Apposite names

Det Supt Dominic Scally, of Greater Manchester police...
should be ashamed that his force locked up Peter Flanagan for 3 days.

So four coked-up men in their 20s, armed with at least one machete, break into a 59 year old man's house and threaten him with that weapon: the 59 year old (Mr. Flanagan) grabs a carving knife:

A struggle ensued between one of the burglars - former soldier Wesley Gibbons - who swung the 12 inch machete at Mr Flanagan, who countered the blow in what he described as a 'fencing match'.
The machete flew into the air and was grabbed by Bennell.
Mr Flanagan said that, after grappling with Bennell, he inflicted a couple of quick, short jabs, which he thought were to his hand or stomach
I'm fascinated why Greater Manchester police had any reason to believe that Mr. Flanagan had committed any sort of crime, let alone arresting him on suspicion of murder. How does that work? I can certainly understand them wanting forensics from Mr. Flanagan and his house, and arresting him on suspicion of manslaughter would make some kind of sense, but in what country does an old man suffering an armed multiple-person home invasion find himself under suspicion of murder?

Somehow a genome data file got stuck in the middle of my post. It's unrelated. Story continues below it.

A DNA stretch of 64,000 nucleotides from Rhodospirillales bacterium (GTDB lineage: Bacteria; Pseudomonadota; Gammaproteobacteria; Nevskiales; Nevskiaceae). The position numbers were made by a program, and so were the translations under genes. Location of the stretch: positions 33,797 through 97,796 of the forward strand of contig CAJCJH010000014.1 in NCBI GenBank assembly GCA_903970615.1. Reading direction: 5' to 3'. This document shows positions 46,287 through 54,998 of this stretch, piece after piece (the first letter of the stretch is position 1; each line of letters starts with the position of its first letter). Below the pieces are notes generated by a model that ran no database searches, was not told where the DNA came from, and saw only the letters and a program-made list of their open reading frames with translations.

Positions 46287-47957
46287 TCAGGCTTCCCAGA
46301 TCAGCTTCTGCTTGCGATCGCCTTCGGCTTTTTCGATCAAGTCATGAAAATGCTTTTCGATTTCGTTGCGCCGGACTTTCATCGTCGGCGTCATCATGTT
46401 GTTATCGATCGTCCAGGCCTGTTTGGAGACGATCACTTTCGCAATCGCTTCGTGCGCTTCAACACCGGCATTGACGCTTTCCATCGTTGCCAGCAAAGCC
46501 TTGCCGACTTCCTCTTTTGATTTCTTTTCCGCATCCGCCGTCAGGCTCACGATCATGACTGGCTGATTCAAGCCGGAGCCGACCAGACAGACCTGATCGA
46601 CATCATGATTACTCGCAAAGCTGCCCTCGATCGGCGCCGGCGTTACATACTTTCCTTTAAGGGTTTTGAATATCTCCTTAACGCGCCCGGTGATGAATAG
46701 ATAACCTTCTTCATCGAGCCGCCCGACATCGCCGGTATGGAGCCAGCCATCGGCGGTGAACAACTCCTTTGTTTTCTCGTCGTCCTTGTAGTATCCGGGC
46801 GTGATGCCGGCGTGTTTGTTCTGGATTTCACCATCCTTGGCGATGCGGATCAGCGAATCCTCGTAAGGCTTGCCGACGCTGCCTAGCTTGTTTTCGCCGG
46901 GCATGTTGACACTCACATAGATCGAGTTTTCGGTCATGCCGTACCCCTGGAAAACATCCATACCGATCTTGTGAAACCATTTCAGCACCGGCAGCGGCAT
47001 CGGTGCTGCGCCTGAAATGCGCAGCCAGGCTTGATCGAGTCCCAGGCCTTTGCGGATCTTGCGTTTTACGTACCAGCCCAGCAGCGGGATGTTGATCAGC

Bennell's father, Gary, asked Det Supt Scally if a statement issued by the Prime Minister regarding self-defence in the home two weeks before the incident had coloured the police investigation in any way.
It's understandable that Bennell senior is grieving the loss of his son - but really, Gary, how could this whole incident be the fault of anyone other than your son and his thieving "friends"?

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